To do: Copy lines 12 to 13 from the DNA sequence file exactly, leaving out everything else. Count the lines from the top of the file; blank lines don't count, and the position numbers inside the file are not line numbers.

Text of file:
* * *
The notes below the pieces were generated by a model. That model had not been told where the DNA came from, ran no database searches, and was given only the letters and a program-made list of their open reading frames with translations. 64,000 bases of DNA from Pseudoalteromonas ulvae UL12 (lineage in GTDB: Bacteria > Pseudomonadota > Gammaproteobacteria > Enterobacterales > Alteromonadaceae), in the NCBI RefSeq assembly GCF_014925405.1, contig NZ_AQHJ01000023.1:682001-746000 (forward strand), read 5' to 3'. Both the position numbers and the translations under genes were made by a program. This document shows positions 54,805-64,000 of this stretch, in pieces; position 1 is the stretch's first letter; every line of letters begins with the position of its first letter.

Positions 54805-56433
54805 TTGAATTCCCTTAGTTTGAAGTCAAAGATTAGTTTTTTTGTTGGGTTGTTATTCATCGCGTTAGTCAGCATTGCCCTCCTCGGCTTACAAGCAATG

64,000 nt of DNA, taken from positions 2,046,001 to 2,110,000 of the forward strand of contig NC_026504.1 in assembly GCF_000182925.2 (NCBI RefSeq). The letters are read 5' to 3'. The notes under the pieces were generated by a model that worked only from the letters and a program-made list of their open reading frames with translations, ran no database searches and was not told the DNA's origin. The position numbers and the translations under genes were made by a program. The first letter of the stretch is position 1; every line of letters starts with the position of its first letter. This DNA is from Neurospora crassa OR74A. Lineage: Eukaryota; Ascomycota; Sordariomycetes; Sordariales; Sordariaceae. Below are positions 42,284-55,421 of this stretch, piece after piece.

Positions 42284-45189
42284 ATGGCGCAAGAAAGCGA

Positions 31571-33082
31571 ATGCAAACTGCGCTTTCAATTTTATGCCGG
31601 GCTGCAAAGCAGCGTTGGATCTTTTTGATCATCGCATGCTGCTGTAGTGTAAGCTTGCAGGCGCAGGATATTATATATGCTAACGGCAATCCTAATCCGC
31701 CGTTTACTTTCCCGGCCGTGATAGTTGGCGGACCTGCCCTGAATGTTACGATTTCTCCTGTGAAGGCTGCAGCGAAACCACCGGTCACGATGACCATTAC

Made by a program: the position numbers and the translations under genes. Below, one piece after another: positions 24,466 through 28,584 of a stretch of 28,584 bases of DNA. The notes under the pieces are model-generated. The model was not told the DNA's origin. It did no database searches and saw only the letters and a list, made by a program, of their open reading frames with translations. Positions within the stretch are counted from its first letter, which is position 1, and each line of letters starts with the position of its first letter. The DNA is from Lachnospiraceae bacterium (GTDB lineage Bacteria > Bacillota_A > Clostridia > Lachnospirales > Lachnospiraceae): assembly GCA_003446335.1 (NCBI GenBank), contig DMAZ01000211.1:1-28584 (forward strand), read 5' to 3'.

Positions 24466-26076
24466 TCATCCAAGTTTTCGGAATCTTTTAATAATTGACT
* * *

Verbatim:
Positions 24466-26076
24466 TCATCCAAGTTTTCGGAATCTTTTAATAATTGACT